Deepfake technology, often associated with identity theft and scams, holds a dual potential that mirrors the utility of a simple kitchen knife, suggests John Egan, CEO of L’Atelier BNP Paribas, that detecting deepfakes is the only solution.
In a recent Euronews Tech Talks episode, Egan addressed the world of AI deepfakes, exploring their harmful aspects and their potential for positive applications.
L’Atelier BNP Paribas, where Egan leads, specializes in advising European governments on technology policies and investments. This expertise places Egan in a unique position to comment on the ever-evolving landscape of deepfake technology.
One intriguing application of deepfakes is in addressing grief and loss. Reminiscent of a “Black Mirror” episode, real-life examples like Kim Kardashian’s digital resurrection of her late father show how deepfakes can bridge the gap between the living and the deceased. This technology isn’t just about rekindling memories, it extends to practical uses in business and personal life. Egan envisions a future where AI creates multilingual bots for global businesses or provides elder care through AI assistants with familiar faces, combating loneliness and enhancing personal care.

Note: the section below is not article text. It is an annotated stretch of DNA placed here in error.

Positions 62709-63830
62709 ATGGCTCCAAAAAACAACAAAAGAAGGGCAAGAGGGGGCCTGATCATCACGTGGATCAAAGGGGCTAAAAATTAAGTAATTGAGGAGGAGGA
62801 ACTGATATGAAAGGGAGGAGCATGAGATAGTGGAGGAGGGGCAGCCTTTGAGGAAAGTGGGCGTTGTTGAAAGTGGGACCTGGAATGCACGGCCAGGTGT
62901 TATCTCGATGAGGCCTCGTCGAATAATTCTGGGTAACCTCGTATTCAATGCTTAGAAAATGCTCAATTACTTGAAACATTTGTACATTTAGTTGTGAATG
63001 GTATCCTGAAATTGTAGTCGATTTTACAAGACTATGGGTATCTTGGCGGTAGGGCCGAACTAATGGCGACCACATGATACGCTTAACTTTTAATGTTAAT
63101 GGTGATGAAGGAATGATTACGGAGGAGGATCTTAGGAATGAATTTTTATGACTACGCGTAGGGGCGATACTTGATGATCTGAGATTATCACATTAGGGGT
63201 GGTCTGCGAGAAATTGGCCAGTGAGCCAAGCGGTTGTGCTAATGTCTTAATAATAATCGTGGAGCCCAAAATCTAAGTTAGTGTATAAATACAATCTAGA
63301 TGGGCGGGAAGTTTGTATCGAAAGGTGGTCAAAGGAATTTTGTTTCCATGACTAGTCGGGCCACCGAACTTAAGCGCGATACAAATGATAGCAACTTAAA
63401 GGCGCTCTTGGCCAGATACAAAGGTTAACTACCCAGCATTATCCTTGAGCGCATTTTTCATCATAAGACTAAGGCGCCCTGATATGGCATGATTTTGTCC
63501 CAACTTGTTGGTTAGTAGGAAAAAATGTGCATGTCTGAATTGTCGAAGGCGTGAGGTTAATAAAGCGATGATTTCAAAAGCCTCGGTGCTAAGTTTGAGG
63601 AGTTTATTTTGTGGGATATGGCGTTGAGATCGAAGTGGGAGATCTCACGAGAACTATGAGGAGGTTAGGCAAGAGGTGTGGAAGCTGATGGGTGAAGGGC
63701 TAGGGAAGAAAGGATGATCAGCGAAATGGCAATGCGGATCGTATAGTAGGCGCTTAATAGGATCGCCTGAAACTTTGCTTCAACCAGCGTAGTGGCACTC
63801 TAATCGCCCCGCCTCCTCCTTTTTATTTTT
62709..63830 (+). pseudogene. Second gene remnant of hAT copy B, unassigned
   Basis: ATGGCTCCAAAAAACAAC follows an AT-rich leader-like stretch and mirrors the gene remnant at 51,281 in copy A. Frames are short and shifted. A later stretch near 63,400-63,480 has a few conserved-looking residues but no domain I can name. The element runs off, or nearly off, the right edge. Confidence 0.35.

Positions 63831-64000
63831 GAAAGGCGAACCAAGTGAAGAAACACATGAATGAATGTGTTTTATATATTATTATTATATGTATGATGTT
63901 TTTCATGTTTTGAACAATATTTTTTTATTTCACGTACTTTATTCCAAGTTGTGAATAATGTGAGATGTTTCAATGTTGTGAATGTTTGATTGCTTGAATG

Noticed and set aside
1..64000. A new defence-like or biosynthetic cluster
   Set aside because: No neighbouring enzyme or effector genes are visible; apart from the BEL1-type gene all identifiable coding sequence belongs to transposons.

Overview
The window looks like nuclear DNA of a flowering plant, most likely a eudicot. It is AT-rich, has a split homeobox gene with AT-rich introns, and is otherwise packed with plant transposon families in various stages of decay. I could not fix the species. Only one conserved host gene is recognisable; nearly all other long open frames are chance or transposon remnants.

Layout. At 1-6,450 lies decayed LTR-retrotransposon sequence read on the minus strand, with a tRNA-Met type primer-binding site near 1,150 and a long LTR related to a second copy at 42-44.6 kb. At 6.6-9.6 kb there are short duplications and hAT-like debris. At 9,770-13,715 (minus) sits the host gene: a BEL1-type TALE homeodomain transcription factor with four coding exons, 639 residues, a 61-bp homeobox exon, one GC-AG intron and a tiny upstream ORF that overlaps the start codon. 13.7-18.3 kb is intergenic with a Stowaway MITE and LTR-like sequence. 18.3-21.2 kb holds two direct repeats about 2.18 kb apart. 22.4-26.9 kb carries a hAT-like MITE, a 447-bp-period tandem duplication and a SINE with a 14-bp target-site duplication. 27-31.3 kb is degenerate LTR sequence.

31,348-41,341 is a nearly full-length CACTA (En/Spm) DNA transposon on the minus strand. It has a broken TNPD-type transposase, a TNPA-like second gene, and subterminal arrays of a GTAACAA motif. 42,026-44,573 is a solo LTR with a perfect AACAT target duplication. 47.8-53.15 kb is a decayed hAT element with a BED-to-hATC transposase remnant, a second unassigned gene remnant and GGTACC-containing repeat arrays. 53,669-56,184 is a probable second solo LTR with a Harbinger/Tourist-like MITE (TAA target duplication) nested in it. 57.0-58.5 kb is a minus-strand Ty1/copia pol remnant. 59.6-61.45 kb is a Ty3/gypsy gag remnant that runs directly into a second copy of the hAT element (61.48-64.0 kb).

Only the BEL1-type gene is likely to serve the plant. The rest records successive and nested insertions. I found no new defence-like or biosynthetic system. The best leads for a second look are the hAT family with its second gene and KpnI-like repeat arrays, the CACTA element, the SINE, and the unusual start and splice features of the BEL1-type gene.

The Risks Are Evident
The intensively rapid spread of misleading information and non-consensual pornographic content illustrates the darker side of deepfake technology. This industry, quick to adopt new tech, exemplifies how deepfakes can become commercially viable for harmful purposes.
To combat these threats, Egan advises caution in managing online profiles, suggesting that less personal information online means less material for misuse. He also provides tips for detecting deepfakes, such as looking for inconsistencies in skin tone or unusual facial expressions, though he admits these cues are becoming harder to discern with advancing technology.
Is this the beginning of the end of ethics? It seems new lines are being drawn in digital ethics. Now is the time we draw the line between what’s beneficial and what’s harmful.
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